Raptors struggle to get anything going vs. long, lanky Pelicans

CJ McCollum stayed hot on Monday, dropping a game-high 23 points on just 13 shots, and the New Orleans Pelicans defeated the Toronto Raptors 120-90.

The Toronto Raptors may not play a traditional centre, but they like to think they’re not a small team. Instead, their belief is they can offset their lack of traditional size -- as in, someone over six-foot-nine -- by playing a seemingly endless supply of guys at or around six-foot-nine.

The only Raptors regulars who don’t fit that description are Fred VanVleet and Gary Trent Jr.

Everyone else can wear each other’s parkas.

But it’s not like having tall players with long arms in the NBA is cutting edge or the kind of intellectual property that can be patented.

Other teams like tall players too, and some of them even have players over seven-feet tall.

Take the New Orleans Pelicans, for example.

They have a lineup loaded with long, lanky, players the Raptors would love to have, augmented by former Raptor Jonas Valanciunas, one of the league’s true bigs and an element Toronto simply can’t match up with.

The Pels have another seven-footer in Jaxson Hayes who gives New Orleans a lot of what Chris Boucher does to Toronto, but is about four inches taller, providing the Pelicans the kind of lob threat Toronto can only dream of.

Brandon Ingram and rookie Herb Jones give the Pelicans something comparable on the perimeter to Toronto’s Pascal Siakam and rookie Scottie Barnes, but in each case appear just a little taller and longer.

And this all without Zion Williamson, their franchise player. The six-foot-six, 280-pounder was playing like a superstar as the world’s biggest, most explosive point guard last season before missing all of this year so far with a foot injury.

It all explains why the Pelicans -- who started the season at 3-16 but have gone 19-18 since --- swung big at the trade deadline to acquire high-scoring veteran guard CJ McCollum.

They feel like they’re closer to being a factor than their status as the 11th place team in the Western Conference would suggest.

They may be on to something. It looked that way Monday night against Toronto.

The Pelicans simply dominated the Raptors in a way few teams have this season as they came on strong early and never up to earn every inch of the 120-90 win.

More concerning, the Raptors were without all-star VanVleet for most of the second half after he left early to have knee soreness treated. VanVleet missed two games last week with groin soreness and it is fair to wonder if his NBA-leading minutes load is taking a toll.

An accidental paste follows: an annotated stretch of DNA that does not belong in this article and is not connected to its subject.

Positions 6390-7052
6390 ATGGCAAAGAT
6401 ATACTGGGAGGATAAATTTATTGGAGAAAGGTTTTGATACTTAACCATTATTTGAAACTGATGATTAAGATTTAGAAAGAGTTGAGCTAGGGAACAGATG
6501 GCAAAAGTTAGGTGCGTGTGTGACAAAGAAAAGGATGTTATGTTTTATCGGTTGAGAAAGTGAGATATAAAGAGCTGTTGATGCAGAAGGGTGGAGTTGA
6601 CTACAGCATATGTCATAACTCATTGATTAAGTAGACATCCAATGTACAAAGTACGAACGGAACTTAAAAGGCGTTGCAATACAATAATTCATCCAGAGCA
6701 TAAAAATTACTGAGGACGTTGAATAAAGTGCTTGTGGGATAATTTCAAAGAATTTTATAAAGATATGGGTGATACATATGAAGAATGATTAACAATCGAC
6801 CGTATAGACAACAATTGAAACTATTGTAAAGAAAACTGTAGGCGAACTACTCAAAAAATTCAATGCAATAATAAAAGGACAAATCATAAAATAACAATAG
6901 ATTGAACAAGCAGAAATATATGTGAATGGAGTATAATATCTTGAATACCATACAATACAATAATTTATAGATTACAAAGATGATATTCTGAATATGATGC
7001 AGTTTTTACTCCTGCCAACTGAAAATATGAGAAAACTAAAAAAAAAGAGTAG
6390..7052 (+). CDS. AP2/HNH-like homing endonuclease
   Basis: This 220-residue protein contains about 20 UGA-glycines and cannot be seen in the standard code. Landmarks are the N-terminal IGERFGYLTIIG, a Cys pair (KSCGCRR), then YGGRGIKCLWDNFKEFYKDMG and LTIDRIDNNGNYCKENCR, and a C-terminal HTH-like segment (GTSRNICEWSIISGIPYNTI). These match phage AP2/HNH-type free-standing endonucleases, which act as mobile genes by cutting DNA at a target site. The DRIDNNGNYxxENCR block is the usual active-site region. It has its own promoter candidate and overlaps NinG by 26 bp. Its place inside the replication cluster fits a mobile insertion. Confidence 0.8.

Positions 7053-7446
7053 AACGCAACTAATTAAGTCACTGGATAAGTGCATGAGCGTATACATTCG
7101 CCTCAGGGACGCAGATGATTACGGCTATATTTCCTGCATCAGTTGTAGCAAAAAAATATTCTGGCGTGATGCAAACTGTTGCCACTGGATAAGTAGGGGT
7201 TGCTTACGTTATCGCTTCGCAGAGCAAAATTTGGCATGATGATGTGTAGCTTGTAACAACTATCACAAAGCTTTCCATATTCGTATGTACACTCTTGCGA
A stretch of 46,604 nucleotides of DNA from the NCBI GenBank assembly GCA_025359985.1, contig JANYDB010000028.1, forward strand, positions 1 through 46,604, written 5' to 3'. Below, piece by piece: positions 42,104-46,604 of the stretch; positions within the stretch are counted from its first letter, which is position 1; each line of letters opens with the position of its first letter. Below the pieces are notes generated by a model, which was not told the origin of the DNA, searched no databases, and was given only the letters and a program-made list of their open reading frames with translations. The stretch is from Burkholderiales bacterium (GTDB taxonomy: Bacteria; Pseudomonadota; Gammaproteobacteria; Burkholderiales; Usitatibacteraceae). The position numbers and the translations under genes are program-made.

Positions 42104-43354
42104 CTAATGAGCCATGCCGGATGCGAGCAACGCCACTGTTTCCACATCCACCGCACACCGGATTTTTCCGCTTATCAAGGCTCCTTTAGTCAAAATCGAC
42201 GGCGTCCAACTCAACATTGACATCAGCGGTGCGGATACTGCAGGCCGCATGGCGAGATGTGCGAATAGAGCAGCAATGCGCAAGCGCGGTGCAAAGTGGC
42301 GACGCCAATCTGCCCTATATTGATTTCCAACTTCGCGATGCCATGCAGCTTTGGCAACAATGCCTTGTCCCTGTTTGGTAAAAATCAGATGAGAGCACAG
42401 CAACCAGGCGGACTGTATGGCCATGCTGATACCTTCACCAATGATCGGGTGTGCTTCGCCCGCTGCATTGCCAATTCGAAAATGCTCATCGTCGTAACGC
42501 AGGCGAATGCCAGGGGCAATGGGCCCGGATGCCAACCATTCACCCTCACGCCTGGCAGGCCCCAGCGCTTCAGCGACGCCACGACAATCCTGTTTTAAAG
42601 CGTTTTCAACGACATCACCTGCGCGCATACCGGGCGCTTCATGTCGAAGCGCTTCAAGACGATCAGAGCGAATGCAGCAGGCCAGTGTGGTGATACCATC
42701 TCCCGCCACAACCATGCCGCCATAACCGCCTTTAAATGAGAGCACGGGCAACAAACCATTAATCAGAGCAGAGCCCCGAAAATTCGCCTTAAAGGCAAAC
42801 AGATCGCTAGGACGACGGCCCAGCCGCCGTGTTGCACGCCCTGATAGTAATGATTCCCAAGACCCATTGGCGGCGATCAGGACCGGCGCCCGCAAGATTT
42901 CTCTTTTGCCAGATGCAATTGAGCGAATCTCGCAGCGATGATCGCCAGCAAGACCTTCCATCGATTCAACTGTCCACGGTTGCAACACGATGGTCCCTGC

The loss was the Raptors' second straight after an eight-game winning streak and dropped them to 31-25 as they remain in seventh place in the Eastern Conference.

VanVleet led the Raptors in scoring with 20 points while shooting 4-of-9 from three to join Kyle Lowry as the only Raptors to make more than 200 threes in a season. Elsewhere it was a rough night as Pascal Siakam (18 points) was the only other starter in double figures as Toronto shot just 29-of-95 from the floor.

Raptors head coach Nick Nurse downplayed concerns about VanVleet’s knee, saying after the game that the point guard had banged it in the first half and let him know that it could be a problem in the second. VanVleet came out firing in the third quarter but when the game got out of hand he decided to get a jump on treatment rather than keep pushing through on it.

The Pelicans got 23 points from McCollum while Valanciunas and Hayes combined for 32 points on 12-of-16 shooting as New Orleans shot 58 per cent from the floor and 16-of-44 from deep. They improved to 23-34 and pulled within a half-game of 10th place in the west.

Their size was an issue.

“I think that it's something we're gonna have to evaluate just a little bit,” said Nurse. “When we do come up against a big, really big ‘big’ like that, are we gonna stay the way we are or are we going to try to match one of our centers with them a little bit more? I think we have to evaluate. This is, you know, some games we do well and we front and we scramble and we trap and we're really active and we couldn't get any of that stuff done tonight.”

Otherwise, the Raptors could offer a range of excuses. Staying locked in the week before what will be an eight-day break for players not involved with All-Star weekend could be a problem.